How to Better Balance Your Business and Your Relationship


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After Jessica Holton, co-founder and CEO of Ours, had been dating her partner (now husband) for five years, she brought up the topic of going to couples therapy. There was nothing particularly wrong with the relationship—it was actually the opposite. She realized they were in it for the long haul and sought counseling to deepen their bond and avoid the mistakes she’d seen in other relationships.

“I said, let’s invest in our relationship. He was totally down,” Holton told me in a recent One Day with Jon Bier podcast episode.

However, the process of finding the right therapist proved to be a daunting task: figuring out schedules, finding the right therapist, and realizing how stigmatized couples therapy still was among family and friends.

“It was so shocking to me because I had been on this journey of embracing individual therapy and coaching and yoga and learning all of the things that make us healthy, but when it comes to our relationship, the number one predictor of how we age physically, emotionally, and mentally, it was so stigmatized,” she says.

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Bridging the gap with technology

Holton’s counselor conundrum led her to create Ours, a relationship wellness company that connects couples with specialty therapists who have been hand-vetted and carefully selected by the Ours team. The idea is to make the process of finding the best-fit relationship expert more accessible and efficient, breaking down the barriers that stop many couples from seeking support.

“Our care team matches couples based on their intake surveys, what they’re looking for directly with the best-fit therapist for them,” Holton explains.

Ours also gives couples extracurricular exercises, such as Rose Bud Thorn rituals, that help couples maintain and strengthen their relationship health between scheduled sessions.

Proactive relationship health

Holton says one of Ours’ key goals is to shift the narrative about couples therapy. Rather than being something you seek when your relationship is in trouble, Ours aims to normalize the idea of “proactive relationship health.”

“Because, at the end of the day, I think relationships are meant to be enjoyed,” Holton says. “Putting the work into our relationships shouldn’t be stigmatized, and it should be fun.”

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How healthy relationships affect our health

The benefits of investing in a healthy relationship extend far beyond the couple themselves. Holton points out that when individuals feel more connected to their partners, it creates a foundation that supports every other aspect of their lives.

“When I’m solid with my partner, then I know I can take risks or explore my career more deeply,” she says.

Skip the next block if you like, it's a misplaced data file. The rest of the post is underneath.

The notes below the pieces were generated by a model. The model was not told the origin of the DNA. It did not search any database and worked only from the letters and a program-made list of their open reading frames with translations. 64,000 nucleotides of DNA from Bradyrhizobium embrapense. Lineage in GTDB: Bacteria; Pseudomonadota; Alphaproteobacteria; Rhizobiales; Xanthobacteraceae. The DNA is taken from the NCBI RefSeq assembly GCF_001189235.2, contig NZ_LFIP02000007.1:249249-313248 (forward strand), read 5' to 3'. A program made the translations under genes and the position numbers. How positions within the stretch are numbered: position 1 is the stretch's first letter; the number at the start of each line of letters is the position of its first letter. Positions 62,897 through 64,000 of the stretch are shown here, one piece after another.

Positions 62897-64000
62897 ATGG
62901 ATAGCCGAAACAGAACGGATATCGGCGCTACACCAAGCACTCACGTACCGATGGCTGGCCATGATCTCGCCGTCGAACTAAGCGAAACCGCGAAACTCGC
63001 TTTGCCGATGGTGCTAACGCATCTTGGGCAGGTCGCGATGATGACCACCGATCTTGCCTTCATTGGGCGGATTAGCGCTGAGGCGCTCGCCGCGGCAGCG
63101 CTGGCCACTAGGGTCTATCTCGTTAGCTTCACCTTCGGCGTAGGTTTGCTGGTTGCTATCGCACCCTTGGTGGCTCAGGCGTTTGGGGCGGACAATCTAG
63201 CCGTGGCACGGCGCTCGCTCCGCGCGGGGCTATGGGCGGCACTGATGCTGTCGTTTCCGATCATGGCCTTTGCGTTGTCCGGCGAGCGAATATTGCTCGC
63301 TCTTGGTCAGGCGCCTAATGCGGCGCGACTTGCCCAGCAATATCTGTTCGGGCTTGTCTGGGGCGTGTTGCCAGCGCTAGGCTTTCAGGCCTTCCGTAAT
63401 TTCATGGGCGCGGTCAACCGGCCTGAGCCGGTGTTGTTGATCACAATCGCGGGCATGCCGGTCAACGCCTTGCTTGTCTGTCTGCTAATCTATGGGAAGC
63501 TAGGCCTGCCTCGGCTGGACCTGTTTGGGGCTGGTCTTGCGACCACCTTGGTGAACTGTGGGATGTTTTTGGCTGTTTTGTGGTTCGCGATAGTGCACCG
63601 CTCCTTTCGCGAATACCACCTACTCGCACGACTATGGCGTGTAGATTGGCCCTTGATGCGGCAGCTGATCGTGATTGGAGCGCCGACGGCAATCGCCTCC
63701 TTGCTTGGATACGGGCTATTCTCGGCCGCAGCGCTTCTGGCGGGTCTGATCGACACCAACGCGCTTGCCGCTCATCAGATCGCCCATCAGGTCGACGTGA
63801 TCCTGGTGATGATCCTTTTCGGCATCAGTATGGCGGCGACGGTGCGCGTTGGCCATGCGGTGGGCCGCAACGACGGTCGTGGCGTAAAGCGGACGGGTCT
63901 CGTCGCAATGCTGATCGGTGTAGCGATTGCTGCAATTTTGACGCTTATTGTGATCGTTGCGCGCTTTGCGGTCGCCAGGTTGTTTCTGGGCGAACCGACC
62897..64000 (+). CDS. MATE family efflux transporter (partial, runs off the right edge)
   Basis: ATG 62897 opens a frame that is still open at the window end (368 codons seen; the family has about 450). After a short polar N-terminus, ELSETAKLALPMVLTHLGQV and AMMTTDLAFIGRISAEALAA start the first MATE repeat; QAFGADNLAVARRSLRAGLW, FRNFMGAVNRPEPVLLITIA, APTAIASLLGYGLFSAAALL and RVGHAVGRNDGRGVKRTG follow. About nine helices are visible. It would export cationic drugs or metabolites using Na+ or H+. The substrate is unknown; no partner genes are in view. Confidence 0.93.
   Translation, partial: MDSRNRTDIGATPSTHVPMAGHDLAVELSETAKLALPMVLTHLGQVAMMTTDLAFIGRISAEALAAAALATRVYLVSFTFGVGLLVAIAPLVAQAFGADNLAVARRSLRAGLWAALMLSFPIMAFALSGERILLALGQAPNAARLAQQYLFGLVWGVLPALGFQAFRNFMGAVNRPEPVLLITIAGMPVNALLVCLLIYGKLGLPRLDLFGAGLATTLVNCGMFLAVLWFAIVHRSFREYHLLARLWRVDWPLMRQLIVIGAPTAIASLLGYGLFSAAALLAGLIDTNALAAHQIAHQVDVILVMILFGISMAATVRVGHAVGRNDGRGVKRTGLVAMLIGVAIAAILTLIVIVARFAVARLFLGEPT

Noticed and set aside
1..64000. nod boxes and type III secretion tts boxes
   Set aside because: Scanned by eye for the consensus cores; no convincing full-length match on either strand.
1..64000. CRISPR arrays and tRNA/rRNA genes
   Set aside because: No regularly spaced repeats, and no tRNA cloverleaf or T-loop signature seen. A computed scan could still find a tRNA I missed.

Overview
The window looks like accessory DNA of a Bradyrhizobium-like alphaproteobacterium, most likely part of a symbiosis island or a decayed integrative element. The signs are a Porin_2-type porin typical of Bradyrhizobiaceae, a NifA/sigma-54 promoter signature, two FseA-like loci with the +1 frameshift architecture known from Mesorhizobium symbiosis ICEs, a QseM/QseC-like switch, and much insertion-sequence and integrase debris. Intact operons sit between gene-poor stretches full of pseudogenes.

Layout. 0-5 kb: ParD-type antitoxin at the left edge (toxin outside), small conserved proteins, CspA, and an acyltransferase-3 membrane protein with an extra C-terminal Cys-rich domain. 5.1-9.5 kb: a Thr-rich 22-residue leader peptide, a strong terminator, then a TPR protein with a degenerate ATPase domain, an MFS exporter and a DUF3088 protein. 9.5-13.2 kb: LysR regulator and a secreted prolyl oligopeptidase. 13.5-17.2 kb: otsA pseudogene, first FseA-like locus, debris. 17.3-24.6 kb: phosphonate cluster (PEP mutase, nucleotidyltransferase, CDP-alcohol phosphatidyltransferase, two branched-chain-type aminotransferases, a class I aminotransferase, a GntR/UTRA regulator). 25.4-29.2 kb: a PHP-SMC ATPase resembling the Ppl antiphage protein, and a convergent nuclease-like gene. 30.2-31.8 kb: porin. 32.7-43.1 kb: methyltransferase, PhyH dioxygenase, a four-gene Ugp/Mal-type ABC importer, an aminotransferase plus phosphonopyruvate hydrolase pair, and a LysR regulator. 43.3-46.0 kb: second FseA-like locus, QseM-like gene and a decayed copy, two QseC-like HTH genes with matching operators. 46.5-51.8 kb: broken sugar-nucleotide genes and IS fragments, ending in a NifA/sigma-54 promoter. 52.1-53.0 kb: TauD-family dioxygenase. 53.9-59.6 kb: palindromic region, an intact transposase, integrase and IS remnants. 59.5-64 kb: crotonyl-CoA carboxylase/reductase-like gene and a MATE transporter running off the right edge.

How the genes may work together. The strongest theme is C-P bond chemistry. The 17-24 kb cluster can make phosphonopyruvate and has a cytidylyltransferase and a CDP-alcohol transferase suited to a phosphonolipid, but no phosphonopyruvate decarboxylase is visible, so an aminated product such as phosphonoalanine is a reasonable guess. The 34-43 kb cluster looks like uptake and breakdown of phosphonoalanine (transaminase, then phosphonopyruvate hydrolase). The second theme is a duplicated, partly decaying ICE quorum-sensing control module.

Tough conversations about money and children can be a little bit easier when a sense of groundedness permeates all areas of life.

A healthy romantic relationship can also extend to other meaningful relationships, such as those with family members, friends, and colleagues.

In couples therapy, “we’re both learning about the other person and ourselves,” Holton explains. “So that’s going to translate into how I show up with my mother, my best friend from college, my sister, my co-founder.”

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How long does it take?

One question many people ask when going to couples therapy for the first time is how long it will last. As a business model, this is also a consideration.

Holton says Ours is built to be goal-focused, whether that’s improving communication skills, moving in together, or getting married.

“So a couple will often work with a therapist in a pretty intense way, whether proactive or reactive,” she says. “It was a choice to makeOurs’ offerings extremely flexible, so couples can do once a month, twice a month, three times a month, four times a month, or even weekly depending on where they’re at and what they need.”

Once the couple gets through the major issues, they can graduate to maintenance mode, seeing their therapist less frequently.

“But you’re still solidifying the learnings, still exploring and investing in your relationship, but with a much lighter touch,” Holton says.

A ‘sacred responsibility’

For Holton, helping people build better relationships is more than a job—it’s a “sacred responsibility.” She hopes to make a difference by providing a platform that facilitates relationship growth.

“I can’t imagine a more direct way to make the world a better place than by helping people be kinder to their partners, understand their partner, understand themselves, and have overall stronger, healthier relationships.”

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